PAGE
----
Scientists show that Peter Pan grows up with a shot of iodine

Axolotls are most well-known for their remarkable ability to re-grow amputated limbs. Their regenerative abilities come with eternal youth - that can be ended with a bit of iodine.

Axolotls are small amphibians, that can be found - with increasing difficulty - in lakes in Mexico. Their name comes from the Aztec language of Nahuatl, and is best translated as 'water-dog.' The little creatures spend their time underwater. They didn't always. They are examples of extreme neoteny.

Neoteny is the retention of juvenile physical characteristics. It can be seen in the puppyish characteristics of some adult species of dogs, and in the human ability to drink milk even as an adult. Lactose intolerance was one way, in mammals, of getting older siblings to stop nursing once younger ones came along. Sooner or later, animals are biologically urged to put away childish things. Axolotls never do.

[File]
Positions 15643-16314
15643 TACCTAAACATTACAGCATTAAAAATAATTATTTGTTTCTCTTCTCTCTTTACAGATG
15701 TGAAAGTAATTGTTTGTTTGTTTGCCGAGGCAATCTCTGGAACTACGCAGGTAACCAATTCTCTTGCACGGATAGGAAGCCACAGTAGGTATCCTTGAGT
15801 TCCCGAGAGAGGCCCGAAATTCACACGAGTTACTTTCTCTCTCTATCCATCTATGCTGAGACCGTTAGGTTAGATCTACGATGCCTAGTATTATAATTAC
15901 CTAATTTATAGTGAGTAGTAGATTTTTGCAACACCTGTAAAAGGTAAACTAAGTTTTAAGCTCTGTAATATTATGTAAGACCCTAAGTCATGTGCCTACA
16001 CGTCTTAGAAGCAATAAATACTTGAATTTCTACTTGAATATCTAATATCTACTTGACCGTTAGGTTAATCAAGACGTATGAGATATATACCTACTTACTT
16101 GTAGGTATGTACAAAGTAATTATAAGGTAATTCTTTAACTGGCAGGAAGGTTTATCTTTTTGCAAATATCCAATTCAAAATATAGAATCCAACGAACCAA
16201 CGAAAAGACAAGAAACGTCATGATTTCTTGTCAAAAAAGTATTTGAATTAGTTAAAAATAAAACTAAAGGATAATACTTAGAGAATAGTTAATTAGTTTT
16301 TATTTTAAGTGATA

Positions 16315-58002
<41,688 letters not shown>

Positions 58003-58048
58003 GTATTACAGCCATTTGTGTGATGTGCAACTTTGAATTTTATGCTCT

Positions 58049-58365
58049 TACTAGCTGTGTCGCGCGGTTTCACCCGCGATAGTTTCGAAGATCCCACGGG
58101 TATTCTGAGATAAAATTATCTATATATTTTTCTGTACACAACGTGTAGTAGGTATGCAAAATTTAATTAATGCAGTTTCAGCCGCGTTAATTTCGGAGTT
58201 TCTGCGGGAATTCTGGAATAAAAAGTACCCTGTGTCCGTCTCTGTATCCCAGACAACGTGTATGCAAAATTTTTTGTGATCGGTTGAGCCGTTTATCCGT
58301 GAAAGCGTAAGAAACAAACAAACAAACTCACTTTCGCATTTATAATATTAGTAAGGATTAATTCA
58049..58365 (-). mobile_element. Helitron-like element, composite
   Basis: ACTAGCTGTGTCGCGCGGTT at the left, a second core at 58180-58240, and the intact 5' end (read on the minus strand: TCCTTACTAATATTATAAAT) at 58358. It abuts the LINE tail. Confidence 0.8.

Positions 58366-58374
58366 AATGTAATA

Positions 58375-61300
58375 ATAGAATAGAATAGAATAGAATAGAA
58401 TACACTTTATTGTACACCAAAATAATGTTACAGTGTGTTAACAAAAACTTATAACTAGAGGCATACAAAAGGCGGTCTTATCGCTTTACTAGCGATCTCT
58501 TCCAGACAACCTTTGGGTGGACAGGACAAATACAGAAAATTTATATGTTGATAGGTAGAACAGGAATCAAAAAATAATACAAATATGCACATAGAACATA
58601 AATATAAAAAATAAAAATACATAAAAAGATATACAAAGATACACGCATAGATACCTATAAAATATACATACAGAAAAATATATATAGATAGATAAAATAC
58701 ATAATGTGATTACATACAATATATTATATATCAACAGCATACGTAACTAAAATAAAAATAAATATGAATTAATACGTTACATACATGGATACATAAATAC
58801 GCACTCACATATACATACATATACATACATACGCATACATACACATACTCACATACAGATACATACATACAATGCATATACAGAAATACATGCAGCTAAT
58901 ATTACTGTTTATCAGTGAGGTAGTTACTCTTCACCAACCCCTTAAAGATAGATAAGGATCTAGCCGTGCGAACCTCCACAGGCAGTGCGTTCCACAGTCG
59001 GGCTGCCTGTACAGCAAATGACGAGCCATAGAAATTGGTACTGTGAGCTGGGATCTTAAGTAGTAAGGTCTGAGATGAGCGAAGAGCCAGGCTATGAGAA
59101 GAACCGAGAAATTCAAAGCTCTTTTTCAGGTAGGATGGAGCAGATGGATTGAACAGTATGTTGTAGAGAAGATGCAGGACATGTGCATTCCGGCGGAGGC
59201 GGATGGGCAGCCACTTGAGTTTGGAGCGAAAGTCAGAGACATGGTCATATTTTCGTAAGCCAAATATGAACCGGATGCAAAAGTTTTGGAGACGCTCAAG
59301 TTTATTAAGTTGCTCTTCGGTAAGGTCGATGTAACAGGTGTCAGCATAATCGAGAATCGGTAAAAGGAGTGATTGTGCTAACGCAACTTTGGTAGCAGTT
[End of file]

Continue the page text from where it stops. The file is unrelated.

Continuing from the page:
These little creatures stay in juvenile form their entire lives. At some point, their species diverged from tiger salamanders, which look like axolotls as juveniles, but mature in order to reproduce. Axolotls skipped the maturation, and somehow managed to reproduce anyway. They grow larger than juvenile tiger salamanders, but otherwise stay as they are.

Scientists show that Peter Pan grows up with a shot of iodineS

That is, unless people decide to get involved. Scientists discovered that, when an axolotl was given a shot of iodine, it experienced a rush of hormones that caused it to suddenly 'grow up' to what looks like tiger salamander. So although the axolotl lives a separate life and reproduces only with its own kind, it can 'grow into' a different species.

Axolotls are popular pets, possibly in part because their owners wield the power of a god over them, but giving one a shot of iodine outside the lab is a bad idea. The iodine when not precisely dosed, will kill the axolotl outright. Even if it does not, artificially 'matured' axolotls are generally feeble and listless, only living for about another year. Still, it's a fascinating transformation — and one which shows the quirks of evolution.

Via Axolotl.org, twice.